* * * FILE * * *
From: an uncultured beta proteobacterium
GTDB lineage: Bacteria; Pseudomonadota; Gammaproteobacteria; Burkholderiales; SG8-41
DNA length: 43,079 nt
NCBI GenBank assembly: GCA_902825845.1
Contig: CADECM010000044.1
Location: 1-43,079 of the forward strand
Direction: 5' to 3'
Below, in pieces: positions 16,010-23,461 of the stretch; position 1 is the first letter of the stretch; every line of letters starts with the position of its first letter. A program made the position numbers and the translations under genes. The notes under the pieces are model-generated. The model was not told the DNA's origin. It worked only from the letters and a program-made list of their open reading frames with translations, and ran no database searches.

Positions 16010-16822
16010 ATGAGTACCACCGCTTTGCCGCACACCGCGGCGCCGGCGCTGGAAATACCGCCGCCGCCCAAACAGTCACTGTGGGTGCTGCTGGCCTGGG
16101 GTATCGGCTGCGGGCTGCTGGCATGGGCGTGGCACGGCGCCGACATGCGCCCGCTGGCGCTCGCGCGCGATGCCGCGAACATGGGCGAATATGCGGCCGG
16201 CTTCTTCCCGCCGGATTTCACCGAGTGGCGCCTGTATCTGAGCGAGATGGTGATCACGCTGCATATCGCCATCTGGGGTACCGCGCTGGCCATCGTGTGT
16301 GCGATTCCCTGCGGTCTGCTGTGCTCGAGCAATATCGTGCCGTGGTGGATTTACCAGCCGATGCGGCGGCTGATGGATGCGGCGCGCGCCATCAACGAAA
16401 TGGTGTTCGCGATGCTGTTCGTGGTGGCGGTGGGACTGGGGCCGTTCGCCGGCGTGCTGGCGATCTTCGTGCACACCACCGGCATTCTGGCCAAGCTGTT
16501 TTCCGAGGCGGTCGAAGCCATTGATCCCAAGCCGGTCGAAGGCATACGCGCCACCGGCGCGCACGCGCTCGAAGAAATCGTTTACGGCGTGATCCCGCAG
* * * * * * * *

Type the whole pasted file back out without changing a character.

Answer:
From: an uncultured beta proteobacterium
GTDB lineage: Bacteria; Pseudomonadota; Gammaproteobacteria; Burkholderiales; SG8-41
DNA length: 43,079 nt
NCBI GenBank assembly: GCA_902825845.1
Contig: CADECM010000044.1
Location: 1-43,079 of the forward strand
Direction: 5' to 3'
Below, in pieces: positions 16,010-23,461 of the stretch; position 1 is the first letter of the stretch; every line of letters starts with the position of its first letter. A program made the position numbers and the translations under genes. The notes under the pieces are model-generated. The model was not told the DNA's origin. It worked only from the letters and a program-made list of their open reading frames with translations, and ran no database searches.

Positions 16010-16822
16010 ATGAGTACCACCGCTTTGCCGCACACCGCGGCGCCGGCGCTGGAAATACCGCCGCCGCCCAAACAGTCACTGTGGGTGCTGCTGGCCTGGG
16101 GTATCGGCTGCGGGCTGCTGGCATGGGCGTGGCACGGCGCCGACATGCGCCCGCTGGCGCTCGCGCGCGATGCCGCGAACATGGGCGAATATGCGGCCGG
16201 CTTCTTCCCGCCGGATTTCACCGAGTGGCGCCTGTATCTGAGCGAGATGGTGATCACGCTGCATATCGCCATCTGGGGTACCGCGCTGGCCATCGTGTGT
16301 GCGATTCCCTGCGGTCTGCTGTGCTCGAGCAATATCGTGCCGTGGTGGATTTACCAGCCGATGCGGCGGCTGATGGATGCGGCGCGCGCCATCAACGAAA
16401 TGGTGTTCGCGATGCTGTTCGTGGTGGCGGTGGGACTGGGGCCGTTCGCCGGCGTGCTGGCGATCTTCGTGCACACCACCGGCATTCTGGCCAAGCTGTT
16501 TTCCGAGGCGGTCGAAGCCATTGATCCCAAGCCGGTCGAAGGCATACGCGCCACCGGCGCGCACGCGCTCGAAGAAATCGTTTACGGCGTGATCCCGCAG